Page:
Senator De Bané: That motion was never passed by the Standing Senate Committee on Foreign Affairs and International Trade for the very simple reason that Senator Stollery put it before the committee and the chair ruled that motion out of order.

The Hon. the Speaker pro tempore: I am sorry, Senator De Bané. We have made the decision that we will take advice and return if there is a point of order. The debate is closed.

Senator De Bané: I will speak to it at a later date. Thank you.

On motion of Senator Di Nino, debate adjourned.

[Translation]

The Senate

Motion to Urge Government to Negotiate Free Trade Agreement with European Union—Debate Continued

On the Order:

Resuming debate on the motion of the Honourable Senator Segal, seconded by the Honourable Senator Keon:

That the Senate call upon the Government of Canada to engage in negotiations with the European Union towards a free trade agreement, in order to encourage investment, free movement of people and capital.—(Honourable Senator Fraser)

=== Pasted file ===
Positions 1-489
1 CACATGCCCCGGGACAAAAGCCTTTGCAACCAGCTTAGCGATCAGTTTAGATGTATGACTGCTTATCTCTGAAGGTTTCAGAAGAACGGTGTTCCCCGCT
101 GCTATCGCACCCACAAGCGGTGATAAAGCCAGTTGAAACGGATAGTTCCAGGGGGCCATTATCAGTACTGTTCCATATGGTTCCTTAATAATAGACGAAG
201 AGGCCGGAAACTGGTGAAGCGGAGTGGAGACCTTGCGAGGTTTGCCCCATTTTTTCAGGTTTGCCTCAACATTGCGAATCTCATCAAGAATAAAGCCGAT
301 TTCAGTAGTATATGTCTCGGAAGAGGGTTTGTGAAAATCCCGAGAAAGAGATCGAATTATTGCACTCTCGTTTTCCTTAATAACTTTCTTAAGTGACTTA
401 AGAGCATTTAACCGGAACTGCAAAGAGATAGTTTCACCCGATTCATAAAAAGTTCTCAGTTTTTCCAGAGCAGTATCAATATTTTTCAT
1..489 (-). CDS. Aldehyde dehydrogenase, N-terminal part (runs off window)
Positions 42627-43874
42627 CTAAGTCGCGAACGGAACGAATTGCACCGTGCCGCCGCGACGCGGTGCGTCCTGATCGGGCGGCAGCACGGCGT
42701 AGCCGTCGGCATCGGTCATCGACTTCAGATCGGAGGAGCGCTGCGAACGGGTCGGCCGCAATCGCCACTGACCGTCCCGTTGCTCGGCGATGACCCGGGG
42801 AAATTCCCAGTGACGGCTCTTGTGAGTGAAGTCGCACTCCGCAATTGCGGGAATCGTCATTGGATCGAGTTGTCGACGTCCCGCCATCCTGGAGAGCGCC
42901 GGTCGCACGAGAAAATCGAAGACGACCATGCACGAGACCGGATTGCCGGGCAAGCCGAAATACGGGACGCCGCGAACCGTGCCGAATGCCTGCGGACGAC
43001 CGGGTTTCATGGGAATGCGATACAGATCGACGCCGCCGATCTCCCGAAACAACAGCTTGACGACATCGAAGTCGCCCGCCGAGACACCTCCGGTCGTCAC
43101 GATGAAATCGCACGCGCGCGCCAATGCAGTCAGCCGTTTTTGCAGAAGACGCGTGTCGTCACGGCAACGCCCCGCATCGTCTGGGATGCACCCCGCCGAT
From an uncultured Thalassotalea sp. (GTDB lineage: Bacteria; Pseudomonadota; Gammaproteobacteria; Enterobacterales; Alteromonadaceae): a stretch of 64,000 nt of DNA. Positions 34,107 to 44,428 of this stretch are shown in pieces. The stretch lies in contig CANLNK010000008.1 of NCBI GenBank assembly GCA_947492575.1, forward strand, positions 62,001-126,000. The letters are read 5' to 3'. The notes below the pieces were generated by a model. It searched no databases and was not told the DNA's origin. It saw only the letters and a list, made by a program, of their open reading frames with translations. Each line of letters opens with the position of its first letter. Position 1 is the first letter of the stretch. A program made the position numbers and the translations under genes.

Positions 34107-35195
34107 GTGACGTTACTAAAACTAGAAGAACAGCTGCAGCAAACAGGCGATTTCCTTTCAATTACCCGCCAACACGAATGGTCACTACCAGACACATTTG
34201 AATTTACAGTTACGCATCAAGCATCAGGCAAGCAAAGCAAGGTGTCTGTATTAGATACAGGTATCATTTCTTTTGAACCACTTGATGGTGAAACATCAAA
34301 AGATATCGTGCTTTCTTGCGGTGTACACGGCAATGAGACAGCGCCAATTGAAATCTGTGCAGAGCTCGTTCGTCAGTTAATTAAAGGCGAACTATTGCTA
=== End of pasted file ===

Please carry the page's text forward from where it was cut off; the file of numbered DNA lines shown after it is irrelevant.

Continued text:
Hon. Gerald J. Comeau (Deputy Leader of the Government): Honourable senators, given the importance of this motion, I would like to adjourn the motion in my name because I would like to take more time to prepare my notes.

On motion of Senator Comeau, debate adjourned.

[English]

Motion to Urge Government to Recognize Service of Bomber Command in Liberation of Europe During World War II—Debate Adjourned

Hon. Michael A. Meighen, pursuant to notice of February 14, 2008, moved:

That the Senate urge the Government of Canada to take appropriate steps to end the long and unjust delay in recognition of Bomber Command service and sacrifice by Canadians in the liberation of Europe during the Second World War.

He said: Honourable senators, I realize the hour is late, but I will want to speak on what I think is an important motion. I hope a number of other honourable senators will share my view.

This motion urges the Government of Canada to take appropriate steps to end the long and unjust delay in recognition of Bomber Command service and sacrifice by Canadians in the liberation of Europe during the Second World War. It touches on a subject of great importance in the history of our nation.